Why did I take so long to read this?
Oh, Vanessa, you foolish girl. I remember reading this book on and off on my commute to university, and then for whatever reason, putting it down and picking it back up again at odd intervals. It’s not that it wasn’t holding my interest – simply put it down to me being very easily distracted.
Then I got back into reading it over my holidays and could not put it down. At all. Then after I got home, I put it down again and picked it back up only a few days ago.
The Diviners is an extremely well-researched historical fantasy novel, steeped in the supernatural and with a wonderful cast of characters. It’s immensely enjoyable, well-written, and suspenseful.
The book begins in the roaring ’20s, with Evangeline ‘Evie’ O’Neill, being sent away from her boring hometown in Ohio to her uncle in New York, who curates the Museum of American Folklore, otherwise known as the Museum of the Creepy Crawlies, along with his assistant Jericho Jones. To Evie, this is her ticket to freedom, an excuse to party hard, and drink as much ‘giggle water’ as possible.
It seems to me from reading reviews that Evie is either loved or loathed. She can’t go half a sentence without flinging in some 1920s slang, and she can be rather ditzy and self-centred. However, she is also courageous, adorable, and hilarious to read. I mean, she sealed the deal for my favourite character spot the moment she kneed an overzealous admirer in the nuts with this exchange towards the beginning:
‘“You can’t blame a fella for kissing the prettiest girl in New York, can you, sister?” Sam’s grin was anything but apologetic.
Evie brought her knee up quickly and decisively, and he dropped to the floor like a grain sack. “You can’t blame a girl for her quick reflexes now, can you, pal?”’
No, no, don’t worry – I don’t base my judgements on whether or not a character is awesome because she can roundhouse kick a man into submission, but Evie’s conduct just before is quite amusing, saying she’s coming to New York to be a nun, getting more and more irritated with Sam’s advances. She’s also confident and charismatic, able to charm the socks off anyone she sees, like T.S. Woodhouse, the young journalist investigating the Pentacle Killings and receiving tips on the sly from her as she smirks and basks in the attention. What’s this? A three-dimensional female character in a YA novel who doesn’t turn to putty in the hands of love interest #1 or #2, who knows she’s anything but plain and has her head seriously screwed on despite her public appearance as a featherbrained flapper? YES.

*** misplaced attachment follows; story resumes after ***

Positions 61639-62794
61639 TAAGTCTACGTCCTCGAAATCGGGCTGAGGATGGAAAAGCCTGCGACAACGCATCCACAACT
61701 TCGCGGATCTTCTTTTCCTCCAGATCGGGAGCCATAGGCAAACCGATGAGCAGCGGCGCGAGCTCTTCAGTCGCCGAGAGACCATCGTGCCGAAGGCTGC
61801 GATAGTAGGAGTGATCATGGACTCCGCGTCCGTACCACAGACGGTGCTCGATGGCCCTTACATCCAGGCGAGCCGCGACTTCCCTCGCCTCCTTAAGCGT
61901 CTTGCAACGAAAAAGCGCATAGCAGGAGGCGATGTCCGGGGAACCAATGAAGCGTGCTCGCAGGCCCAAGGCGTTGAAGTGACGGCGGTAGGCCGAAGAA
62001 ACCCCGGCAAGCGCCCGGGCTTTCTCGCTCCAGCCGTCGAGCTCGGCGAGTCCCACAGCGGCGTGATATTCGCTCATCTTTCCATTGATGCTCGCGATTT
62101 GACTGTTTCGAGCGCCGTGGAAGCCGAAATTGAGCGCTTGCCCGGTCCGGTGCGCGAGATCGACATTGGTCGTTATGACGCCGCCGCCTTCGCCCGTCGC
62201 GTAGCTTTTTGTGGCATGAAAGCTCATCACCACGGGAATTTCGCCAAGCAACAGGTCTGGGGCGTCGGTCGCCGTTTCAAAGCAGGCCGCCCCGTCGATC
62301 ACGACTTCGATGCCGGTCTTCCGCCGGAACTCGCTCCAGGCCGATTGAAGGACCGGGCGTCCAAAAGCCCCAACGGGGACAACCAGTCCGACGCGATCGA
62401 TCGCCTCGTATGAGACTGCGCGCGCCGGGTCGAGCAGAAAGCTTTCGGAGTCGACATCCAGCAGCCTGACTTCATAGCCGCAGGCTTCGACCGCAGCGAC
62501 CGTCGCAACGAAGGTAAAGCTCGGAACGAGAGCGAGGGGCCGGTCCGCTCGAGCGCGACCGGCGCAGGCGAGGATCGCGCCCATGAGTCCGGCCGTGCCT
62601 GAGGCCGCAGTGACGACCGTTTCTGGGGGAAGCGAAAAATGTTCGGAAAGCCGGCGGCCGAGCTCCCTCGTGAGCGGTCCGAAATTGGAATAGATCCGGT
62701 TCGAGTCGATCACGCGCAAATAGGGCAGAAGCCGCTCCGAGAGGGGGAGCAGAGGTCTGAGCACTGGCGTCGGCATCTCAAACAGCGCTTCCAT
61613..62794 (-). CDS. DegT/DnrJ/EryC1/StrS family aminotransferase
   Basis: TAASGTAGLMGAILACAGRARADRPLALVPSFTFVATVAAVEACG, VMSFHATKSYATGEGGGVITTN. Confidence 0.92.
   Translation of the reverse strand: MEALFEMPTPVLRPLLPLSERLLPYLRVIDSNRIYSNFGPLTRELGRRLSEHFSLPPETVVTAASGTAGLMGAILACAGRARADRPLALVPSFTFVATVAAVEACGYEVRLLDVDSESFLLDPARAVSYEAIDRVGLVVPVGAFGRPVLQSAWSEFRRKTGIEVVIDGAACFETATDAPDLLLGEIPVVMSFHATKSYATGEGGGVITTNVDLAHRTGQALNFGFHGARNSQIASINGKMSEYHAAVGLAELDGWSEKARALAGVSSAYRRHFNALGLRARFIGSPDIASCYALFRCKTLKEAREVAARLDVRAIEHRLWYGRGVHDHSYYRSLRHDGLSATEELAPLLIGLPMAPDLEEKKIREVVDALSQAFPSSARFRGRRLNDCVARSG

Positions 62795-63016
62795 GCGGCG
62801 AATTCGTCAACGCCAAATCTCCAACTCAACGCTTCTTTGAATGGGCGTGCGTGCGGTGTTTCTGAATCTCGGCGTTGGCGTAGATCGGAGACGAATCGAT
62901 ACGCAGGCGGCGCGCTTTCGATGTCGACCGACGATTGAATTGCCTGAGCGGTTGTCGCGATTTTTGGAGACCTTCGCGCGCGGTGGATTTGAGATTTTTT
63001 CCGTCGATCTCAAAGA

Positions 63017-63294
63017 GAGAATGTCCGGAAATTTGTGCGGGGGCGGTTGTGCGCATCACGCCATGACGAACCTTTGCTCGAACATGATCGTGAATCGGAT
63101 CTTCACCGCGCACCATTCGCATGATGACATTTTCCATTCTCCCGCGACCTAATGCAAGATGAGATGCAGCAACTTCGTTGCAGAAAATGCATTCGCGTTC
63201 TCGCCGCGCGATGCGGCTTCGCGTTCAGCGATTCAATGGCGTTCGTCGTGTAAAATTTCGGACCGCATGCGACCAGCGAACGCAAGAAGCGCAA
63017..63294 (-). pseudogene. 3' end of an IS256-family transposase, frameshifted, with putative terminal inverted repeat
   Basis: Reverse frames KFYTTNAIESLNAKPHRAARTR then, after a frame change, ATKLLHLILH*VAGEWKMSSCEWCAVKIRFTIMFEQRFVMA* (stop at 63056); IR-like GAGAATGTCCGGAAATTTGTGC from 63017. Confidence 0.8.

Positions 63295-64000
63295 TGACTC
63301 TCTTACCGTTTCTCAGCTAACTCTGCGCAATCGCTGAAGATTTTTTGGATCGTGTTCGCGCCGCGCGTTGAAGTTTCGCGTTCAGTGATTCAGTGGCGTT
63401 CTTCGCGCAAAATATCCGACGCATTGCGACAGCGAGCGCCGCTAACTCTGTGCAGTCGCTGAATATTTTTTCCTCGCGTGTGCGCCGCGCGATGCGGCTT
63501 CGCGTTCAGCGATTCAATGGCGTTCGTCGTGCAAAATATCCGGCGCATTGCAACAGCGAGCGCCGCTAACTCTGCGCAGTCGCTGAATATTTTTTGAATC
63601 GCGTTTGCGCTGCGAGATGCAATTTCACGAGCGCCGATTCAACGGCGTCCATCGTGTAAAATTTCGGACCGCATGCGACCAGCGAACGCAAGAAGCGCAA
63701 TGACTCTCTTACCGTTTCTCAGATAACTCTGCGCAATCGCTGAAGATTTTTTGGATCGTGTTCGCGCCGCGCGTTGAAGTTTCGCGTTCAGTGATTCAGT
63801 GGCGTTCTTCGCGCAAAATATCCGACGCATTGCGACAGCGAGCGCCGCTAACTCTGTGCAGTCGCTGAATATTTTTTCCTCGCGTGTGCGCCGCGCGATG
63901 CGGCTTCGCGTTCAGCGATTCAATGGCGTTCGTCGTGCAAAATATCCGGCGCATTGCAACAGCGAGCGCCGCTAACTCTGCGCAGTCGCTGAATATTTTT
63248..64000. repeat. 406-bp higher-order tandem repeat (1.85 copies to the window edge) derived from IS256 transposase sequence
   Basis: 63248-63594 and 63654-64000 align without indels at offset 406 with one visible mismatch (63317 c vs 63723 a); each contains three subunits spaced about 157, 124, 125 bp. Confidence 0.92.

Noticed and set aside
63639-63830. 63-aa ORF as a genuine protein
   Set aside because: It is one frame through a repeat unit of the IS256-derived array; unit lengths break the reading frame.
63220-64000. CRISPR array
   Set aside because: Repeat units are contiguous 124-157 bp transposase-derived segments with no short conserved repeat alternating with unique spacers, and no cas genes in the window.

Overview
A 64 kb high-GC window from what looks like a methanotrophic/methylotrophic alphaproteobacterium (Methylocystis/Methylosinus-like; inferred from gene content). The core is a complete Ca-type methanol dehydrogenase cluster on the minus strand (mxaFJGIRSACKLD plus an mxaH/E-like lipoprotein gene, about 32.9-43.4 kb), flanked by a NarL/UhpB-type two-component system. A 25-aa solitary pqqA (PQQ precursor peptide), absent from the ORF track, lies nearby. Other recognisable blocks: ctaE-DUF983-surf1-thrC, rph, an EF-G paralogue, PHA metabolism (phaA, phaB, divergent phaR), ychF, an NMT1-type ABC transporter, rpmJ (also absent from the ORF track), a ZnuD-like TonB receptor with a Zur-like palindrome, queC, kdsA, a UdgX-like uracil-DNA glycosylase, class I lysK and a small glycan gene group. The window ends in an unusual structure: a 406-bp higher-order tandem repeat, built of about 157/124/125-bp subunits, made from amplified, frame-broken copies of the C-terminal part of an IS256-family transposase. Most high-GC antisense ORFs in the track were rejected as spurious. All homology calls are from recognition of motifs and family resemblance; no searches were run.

The main plot of The Diviners revolves around…. well, the Diviners. These are people with special psychic powers, who seem to have all gathered in New York. In fact, towards the end of the book, the main murder mystery takes a backseat, as clues are divulged more and more, leading to a rather satisfying ending with the promise of a brilliant sequel.
While it is satisfying in that regard, I had been following the Pentacle Killings. You know, Naughty John, the ghost who is ritually murdering people in exceedingly gruesome and terrifying ways? Who whistles and sings whilst he’s hacking people to bits? (The multiple viewpoints angle this novel has is really quite good – I really loved getting to know certain characters, and the heightened sense of fear and panic that follows when you read them hearing that peculiar whistling or that singing. No! Not poor Ruta! Not poor little Tommy!)
It seems as if Bray became a little more interested in X (the storyline building up to the Diviners in the sequel) as opposed to Y (the Pentacle Killings, which I mention we have been following for the past 400 pages) towards the end of the novel.
The aforementioned scenario is very hastily resolved, with Evie and Jericho taking off for Naughty John’s haunted house in New York and being split up, with Evie having to keep her wits about her despite her utter terror at the prospect of potentially being another one of Naughty John’s victims. While I really did like the sense of fear seeping through the page, and was completely and utterly hooked… it kind of lost its steam when Evie was able to defeat him with – well, I don’t wish to spoil it, but it didn’t live up to expectation.
1920s New York is stunningly realised in The Diviners. Everything about New York here is written in the most immersive way possible – the sights, the sounds, the smells, the people walking around. It’s not just some bland background the characters plod down as they go from one point to another, which I am extremely grateful for. That’s true escapism there. If a book can provide such great entertainment by pulling me out of reality, then sign me up.